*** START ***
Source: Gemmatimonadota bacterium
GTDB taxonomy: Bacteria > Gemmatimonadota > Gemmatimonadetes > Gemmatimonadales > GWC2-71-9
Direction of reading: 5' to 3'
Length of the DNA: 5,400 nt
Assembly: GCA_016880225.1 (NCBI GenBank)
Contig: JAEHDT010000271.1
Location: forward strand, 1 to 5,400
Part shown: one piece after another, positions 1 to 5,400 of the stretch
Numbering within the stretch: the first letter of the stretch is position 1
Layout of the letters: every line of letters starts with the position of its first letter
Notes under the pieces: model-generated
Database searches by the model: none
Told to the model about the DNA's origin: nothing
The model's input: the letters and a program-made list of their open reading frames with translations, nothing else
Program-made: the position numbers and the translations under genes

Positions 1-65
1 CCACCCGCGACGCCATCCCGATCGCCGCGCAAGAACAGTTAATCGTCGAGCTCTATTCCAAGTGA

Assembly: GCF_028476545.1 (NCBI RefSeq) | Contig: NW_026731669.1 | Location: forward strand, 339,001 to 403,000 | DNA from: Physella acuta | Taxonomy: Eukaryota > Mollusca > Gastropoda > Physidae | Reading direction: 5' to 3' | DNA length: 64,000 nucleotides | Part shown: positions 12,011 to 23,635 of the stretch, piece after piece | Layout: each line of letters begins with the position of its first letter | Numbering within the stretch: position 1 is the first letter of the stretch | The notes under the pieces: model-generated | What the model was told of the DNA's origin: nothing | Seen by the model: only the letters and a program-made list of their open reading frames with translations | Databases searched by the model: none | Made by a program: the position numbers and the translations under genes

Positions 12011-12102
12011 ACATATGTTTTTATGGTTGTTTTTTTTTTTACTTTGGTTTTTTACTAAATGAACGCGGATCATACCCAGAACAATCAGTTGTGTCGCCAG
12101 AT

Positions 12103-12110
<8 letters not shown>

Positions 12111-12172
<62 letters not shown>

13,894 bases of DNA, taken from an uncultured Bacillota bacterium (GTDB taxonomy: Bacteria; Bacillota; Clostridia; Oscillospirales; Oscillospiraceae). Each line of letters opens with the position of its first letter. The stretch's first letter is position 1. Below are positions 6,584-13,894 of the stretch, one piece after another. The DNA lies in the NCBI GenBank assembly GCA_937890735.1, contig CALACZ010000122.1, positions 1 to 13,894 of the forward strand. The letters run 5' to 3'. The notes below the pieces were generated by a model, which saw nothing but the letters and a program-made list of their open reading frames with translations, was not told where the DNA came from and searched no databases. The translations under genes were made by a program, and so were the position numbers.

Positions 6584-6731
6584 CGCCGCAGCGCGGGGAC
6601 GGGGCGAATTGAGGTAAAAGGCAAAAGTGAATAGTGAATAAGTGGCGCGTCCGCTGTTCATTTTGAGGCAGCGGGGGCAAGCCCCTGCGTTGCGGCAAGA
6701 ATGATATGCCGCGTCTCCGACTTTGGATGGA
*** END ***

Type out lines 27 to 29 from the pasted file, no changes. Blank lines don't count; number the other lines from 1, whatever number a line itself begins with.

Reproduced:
Positions 6584-6731
6584 CGCCGCAGCGCGGGGAC
6601 GGGGCGAATTGAGGTAAAAGGCAAAAGTGAATAGTGAATAAGTGGCGCGTCCGCTGTTCATTTTGAGGCAGCGGGGGCAAGCCCCTGCGTTGCGGCAAGA